Intriguingly, although protein environments (e.g. enzymes) are more often thought of as insulating barriers (e.g. figure 2) and as ‘wet and noisy’ environments though not to be any way conducive to the survival of any ‘quantum effect’, it has been seen that protein motion may serve to promote key quantized events such as charge and energy transfer. Typically, proteins can facilitate transfer by: (i) reducing the effective tunnelling mass by solvent exclusion, (ii) enabling crossing by equalization of energy states reactants and products (i.e. moving the Born–Oppenheimer surfaces closer together; figure 1), and (iii) by reducing barrier widths. Perhaps, the most exciting is the idea that protein motion may support the persistence of coherent oscillations, seen in figure 11, for example, at ambient temperatures. The phenomena of vibronic coupling emerging in photosynthesis suggests the protein nuclear motion supports the efficient energy transfer in photosynthesis, these coherent effects have been observed in charge separation in natural systems [75,76]. Of course, this is exciting with respect to understanding the fundamental nature of one of the most essential processes in life, but beyond this, knowing the importance of vibrations in proteins allows for the manipulation of the effect: this can be tested and exploited in artificial systems [77–79].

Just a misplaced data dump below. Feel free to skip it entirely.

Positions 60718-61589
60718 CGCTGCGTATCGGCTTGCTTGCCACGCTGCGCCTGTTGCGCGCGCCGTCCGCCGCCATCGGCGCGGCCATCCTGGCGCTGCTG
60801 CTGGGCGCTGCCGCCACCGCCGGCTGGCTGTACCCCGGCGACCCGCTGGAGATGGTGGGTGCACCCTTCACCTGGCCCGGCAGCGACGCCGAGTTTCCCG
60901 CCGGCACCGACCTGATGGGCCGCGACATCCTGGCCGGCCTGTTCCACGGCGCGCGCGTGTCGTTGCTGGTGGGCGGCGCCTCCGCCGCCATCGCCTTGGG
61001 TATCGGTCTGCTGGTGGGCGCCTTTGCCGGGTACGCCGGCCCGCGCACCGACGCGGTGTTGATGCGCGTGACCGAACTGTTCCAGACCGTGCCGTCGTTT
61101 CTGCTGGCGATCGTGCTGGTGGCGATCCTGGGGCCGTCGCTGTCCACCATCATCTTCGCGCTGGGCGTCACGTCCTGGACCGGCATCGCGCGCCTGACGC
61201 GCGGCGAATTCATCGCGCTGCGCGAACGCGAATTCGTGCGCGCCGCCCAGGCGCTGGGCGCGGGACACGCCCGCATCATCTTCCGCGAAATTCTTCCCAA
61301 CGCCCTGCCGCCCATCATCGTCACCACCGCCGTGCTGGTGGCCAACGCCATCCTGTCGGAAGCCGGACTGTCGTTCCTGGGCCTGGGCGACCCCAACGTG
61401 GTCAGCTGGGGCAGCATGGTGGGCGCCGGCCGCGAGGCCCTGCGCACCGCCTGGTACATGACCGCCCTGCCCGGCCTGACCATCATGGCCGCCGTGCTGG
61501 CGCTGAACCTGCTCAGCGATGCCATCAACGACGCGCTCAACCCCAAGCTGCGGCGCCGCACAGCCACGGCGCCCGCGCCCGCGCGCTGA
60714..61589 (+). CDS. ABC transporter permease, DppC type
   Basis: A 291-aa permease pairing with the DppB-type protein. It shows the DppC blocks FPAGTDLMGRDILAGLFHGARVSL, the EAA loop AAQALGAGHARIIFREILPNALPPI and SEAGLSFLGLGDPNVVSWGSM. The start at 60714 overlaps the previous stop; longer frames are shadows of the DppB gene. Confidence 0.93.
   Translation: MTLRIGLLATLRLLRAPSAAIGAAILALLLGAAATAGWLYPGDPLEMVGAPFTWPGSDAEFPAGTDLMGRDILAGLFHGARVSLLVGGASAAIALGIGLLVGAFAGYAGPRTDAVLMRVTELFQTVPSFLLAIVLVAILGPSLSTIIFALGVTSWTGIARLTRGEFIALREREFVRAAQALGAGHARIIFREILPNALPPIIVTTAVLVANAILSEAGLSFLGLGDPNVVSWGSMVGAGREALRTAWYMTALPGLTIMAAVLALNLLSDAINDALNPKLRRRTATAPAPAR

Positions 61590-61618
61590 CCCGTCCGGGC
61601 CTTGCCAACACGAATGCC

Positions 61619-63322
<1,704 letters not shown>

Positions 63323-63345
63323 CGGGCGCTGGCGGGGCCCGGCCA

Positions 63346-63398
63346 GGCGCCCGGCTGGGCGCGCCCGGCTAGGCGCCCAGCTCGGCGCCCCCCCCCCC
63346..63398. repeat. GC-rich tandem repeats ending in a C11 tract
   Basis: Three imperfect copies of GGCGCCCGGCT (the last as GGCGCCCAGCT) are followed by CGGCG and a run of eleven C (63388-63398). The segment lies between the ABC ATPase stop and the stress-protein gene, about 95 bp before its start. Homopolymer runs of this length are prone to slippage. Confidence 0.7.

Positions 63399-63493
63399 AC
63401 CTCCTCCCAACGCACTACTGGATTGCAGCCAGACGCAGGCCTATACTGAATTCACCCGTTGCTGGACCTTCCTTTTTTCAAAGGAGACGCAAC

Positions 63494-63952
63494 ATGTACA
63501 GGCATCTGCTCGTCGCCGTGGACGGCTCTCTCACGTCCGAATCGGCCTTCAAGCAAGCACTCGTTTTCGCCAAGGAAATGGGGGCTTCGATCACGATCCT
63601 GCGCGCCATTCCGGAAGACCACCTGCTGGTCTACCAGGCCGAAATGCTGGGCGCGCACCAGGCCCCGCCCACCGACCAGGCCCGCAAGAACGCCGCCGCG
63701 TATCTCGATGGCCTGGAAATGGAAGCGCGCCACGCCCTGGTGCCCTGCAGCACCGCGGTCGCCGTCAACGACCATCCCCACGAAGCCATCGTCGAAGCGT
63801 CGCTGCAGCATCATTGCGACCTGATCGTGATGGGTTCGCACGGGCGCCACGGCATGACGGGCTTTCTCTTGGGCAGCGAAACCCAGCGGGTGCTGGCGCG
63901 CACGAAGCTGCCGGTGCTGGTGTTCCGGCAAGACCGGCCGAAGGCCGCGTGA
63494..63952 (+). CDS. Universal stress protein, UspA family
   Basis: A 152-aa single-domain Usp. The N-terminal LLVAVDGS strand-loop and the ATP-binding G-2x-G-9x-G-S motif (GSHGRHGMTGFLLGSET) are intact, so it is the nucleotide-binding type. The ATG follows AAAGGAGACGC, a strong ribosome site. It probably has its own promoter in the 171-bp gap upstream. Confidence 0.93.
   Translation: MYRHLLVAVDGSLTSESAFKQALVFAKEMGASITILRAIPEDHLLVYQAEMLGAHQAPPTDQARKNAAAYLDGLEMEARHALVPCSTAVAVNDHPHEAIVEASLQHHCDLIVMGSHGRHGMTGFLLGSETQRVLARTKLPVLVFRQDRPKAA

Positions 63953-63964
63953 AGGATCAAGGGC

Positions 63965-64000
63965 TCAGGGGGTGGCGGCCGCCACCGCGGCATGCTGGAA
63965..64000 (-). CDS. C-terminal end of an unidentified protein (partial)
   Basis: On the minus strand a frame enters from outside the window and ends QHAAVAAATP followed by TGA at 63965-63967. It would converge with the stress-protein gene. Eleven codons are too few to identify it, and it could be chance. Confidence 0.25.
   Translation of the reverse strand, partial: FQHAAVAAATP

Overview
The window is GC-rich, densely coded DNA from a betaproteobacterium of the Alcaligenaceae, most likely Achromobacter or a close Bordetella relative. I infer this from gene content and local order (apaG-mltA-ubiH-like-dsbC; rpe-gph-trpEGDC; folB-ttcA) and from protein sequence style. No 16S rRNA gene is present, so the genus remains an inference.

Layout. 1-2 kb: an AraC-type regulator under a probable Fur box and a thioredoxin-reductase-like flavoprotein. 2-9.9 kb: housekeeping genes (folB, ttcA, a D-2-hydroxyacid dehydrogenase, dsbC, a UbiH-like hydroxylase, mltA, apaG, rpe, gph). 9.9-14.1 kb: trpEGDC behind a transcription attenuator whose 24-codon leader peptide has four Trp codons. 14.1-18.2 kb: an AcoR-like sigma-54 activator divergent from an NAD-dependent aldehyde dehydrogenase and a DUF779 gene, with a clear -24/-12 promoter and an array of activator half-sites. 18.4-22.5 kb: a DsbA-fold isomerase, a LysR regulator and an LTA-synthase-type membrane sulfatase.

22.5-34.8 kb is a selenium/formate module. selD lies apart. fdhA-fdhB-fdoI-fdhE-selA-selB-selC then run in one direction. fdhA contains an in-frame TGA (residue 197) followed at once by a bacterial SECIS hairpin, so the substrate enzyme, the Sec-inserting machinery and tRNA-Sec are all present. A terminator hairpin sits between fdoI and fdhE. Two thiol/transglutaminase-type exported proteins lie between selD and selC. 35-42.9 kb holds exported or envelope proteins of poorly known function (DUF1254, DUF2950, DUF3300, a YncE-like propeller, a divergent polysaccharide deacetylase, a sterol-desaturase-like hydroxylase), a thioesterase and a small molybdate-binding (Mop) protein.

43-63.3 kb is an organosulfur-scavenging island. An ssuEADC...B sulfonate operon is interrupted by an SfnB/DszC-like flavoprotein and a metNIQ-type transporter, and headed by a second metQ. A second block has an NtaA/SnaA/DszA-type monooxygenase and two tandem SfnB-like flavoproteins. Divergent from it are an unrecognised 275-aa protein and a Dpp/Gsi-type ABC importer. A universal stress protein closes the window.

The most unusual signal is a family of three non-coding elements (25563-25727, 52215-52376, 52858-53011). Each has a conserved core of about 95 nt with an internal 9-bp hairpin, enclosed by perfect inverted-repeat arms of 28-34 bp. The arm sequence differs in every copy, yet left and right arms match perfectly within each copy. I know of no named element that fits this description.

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Related to Interface between Biological Physics and Quantum Physics

1. What is the interface between biological physics and quantum physics?

The interface between biological physics and quantum physics refers to the intersection of these two fields of study, where concepts and principles from both disciplines are applied to understand and explain biological phenomena at the molecular and cellular level.

2. How does quantum physics influence biological processes?

Quantum physics plays a crucial role in understanding biological processes, as it explains the behavior of particles at the atomic and subatomic level. This includes phenomena such as energy transfer, molecular interactions, and enzyme reactions, which are essential for the functioning of living organisms.